Shadow of the Moon

Chapter 4

1-4 He said, “I have found you.”

His presence was accompanied by the faint scent of the ocean. The vice-principal stared in amazement. When Youko glanced over her shoulder, the man confirmed, “It is you.”

She guessed he was in his mid-twenties. Everything else about him was breathtaking. He was wearing a long slicker like a cloak about his shoulders. His hair, an astonishingly golden sheen, curtained a marble-like face and reached to his knees.

She had never seen him before.

“And who are you?” the vice-principal demanded.

The stranger ignored him and instead did something even more astonishing. He knelt at Youko’s feet and bowed his head low to the ground. “That which was sought has been found.”

“Do you know this person?”

Youko shook her head. “I don’t. I don’t!”

As they stood there in confusion the man sprang to his feet. “We must go.”

“Go?”

“Miss Nakajima, what is this about?”

“I don’t know!”

Around them, the handful of remaining teachers and office personnel exchanged curious looks. Youko cast a pleading, helpless look at the vice-principal, who drew himself up to his full height. “Young man, you are trespassing on school grounds. I must ask you to leave this minute!”

The stranger’s face was a mask of indifference. He said coolly, no enmity in his voice, “It is none of your concern.” He surveyed the office with the same eyes. “Do not interfere, any of you.”

The imperial register of his voice had the immediate effect of leaving them speechless. He turned his gaze on the equally amazed Youko. “I shall explain to you later. But we must leave now.”

“What are . . . ?”

A voice, close by, interrupted her question.

Taiho.

He lifted his head as if his name had been called. “What is it?” he asked into the thin air. Concern darkened his face.

From somewhere and nowhere the voice echoed again. “The enemy is at the gates.”

A fierce expression replaced his impassive countenance. Nodding in comprehension he took Youko by the wrist. “Forgive me,” he said, “but this place is too dangerous.”

“Dangerous?”

“There is no time to explain. They will arrive any second.”

Youko shrank from him, filled with an inarticulate dread. “Who’s they?” she cried.

She was about to ask again when the disembodied voice said, “They’re here.

The window nearest Youko exploded.

She closed her eyes and heard a shrieking howl. The fragments of glass rained down around her.

“What was that!?”

Youko opened her eyes at the sound of the vice-principal’s voice. Everyone in the office crowded to the windows. A cold winter wind rushed in from the broad river just beyond the school grounds. Carried on the breeze was the strong scent of slaughter and the sea.

Glass littered the floor around her feet. Despite being closest to the window she was untouched.

“How . . . ?”

Before she could make any sense of the situation, the stranger addressed her. “It is as I warned. Something wicked this way comes.” He took hold of her arm. “Follow me.”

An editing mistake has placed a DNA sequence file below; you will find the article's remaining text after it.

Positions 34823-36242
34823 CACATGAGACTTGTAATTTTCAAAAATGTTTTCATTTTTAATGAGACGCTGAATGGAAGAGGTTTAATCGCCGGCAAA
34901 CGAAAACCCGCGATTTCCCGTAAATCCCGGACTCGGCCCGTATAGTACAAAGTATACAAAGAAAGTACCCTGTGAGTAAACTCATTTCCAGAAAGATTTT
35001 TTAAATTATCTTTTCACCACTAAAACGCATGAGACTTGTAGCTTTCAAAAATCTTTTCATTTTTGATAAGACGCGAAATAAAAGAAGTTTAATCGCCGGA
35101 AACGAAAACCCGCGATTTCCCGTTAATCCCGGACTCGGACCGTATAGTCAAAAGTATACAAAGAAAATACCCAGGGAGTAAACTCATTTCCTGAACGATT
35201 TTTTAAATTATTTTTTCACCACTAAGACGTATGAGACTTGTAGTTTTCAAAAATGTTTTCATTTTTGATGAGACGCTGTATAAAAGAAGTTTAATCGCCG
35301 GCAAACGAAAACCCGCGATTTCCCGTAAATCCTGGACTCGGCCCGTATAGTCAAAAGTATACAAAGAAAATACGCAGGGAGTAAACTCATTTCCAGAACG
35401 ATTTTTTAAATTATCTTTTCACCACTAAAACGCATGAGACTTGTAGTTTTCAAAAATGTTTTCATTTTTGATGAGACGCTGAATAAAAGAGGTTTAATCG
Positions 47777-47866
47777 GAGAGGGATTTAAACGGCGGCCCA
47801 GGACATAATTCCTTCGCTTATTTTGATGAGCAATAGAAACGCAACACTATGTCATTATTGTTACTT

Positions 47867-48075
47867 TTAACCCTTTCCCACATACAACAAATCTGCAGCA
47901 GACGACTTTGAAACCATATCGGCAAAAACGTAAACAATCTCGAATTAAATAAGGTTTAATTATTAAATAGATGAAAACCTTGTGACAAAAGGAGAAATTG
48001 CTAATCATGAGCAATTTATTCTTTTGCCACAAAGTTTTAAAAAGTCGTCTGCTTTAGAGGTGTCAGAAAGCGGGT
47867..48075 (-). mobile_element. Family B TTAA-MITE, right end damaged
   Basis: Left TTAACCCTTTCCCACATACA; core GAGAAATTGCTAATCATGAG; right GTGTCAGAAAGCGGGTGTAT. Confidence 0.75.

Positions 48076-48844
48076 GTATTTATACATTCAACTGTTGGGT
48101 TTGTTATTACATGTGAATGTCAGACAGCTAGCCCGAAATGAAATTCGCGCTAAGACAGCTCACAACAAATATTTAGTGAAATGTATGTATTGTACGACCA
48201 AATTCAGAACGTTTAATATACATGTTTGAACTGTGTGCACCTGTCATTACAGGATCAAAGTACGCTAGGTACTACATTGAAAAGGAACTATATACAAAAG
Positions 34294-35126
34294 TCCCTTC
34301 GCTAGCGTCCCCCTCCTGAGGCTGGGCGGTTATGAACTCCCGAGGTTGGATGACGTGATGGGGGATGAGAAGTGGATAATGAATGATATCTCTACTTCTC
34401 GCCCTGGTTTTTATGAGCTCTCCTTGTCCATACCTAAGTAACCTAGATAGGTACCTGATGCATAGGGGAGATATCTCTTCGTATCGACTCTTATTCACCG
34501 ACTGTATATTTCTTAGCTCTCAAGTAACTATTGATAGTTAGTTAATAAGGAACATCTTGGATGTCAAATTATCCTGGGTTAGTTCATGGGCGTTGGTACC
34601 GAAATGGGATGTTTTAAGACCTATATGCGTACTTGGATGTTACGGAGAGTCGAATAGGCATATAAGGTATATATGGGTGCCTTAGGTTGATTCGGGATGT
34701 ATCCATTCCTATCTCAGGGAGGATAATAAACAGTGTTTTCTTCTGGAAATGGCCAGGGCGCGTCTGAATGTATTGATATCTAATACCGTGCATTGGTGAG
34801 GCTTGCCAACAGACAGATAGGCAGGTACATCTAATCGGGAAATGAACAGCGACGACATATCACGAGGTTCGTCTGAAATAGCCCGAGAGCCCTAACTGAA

A desperate panic overcame her. Youko struggled but the stranger simply dragged her along. When she tripped and staggered, he slung his arm around her shoulders. The vice-principal stepped in front of them.

“Are you responsible for this?”

The timber of the stranger’s voice took on a stone cold menace. “You are irrelevant. Stand aside.”

“Not before you explain yourself, buddy. What are you doing with Miss Nakajima, here? This some kind of gang thing?” He shot an accusing look at Youko, “What have you gotten yourself involved in?”

“I don’t know what you’re talking about!”

“And him?” he said, gesturing to the man.

Youko saw the far more terrifying conclusions drawing together in the vice-principal’s eyes: they were in this together. “I don’t know him! I swear!”

She twisted away, jerked her arm free of his grasp. At the same time, from above and beyond them, the voice called again, this time with greater alarm.

Taiho!”

The people in the office glanced at each other, as if to discern the source of the voice.

The stranger scowled at Youko in obvious frustration. “Must you be so obstinate!” Before Youko could react or reply he dropped to his knees and grasped her feet in supplication. “Your Highness, I pledge to you my eternal fealty.” He spoke quickly, his eyes not wavering from hers. “I ask you to accede.”

“To w-what?”

“Is not your life precious to you? Say that you accede!”

Too stunned to coherently consider what he was asking, and overwhelmed by the intensity of his words, Youko found herself nodding despite herself. “I accede,” she said.

What he did next left Youko completely dumbfounded.

A beat—and a chorus of voices arose in objection. “What’s with you two? Are you nuts?”

Thunderstruck, Youko watched as this man—whom she had never seen before in her life—dropped his head in worship and touched his forehead to the instep of her foot. “What are you . . . ” she started to say, but was cut off mid-sentence.

Her senses reeled. She felt something coursing through her. Her vision momentarily went black. A low rumble like an earthquake shook the room. The courtyard outside the windows fell into muddy shadows.

“Nakajima!” the vice-principal shrieked, his face apoplectic with rage. “What the devil is going on?”

Copyright Eugene Woodbury. All rights reserved.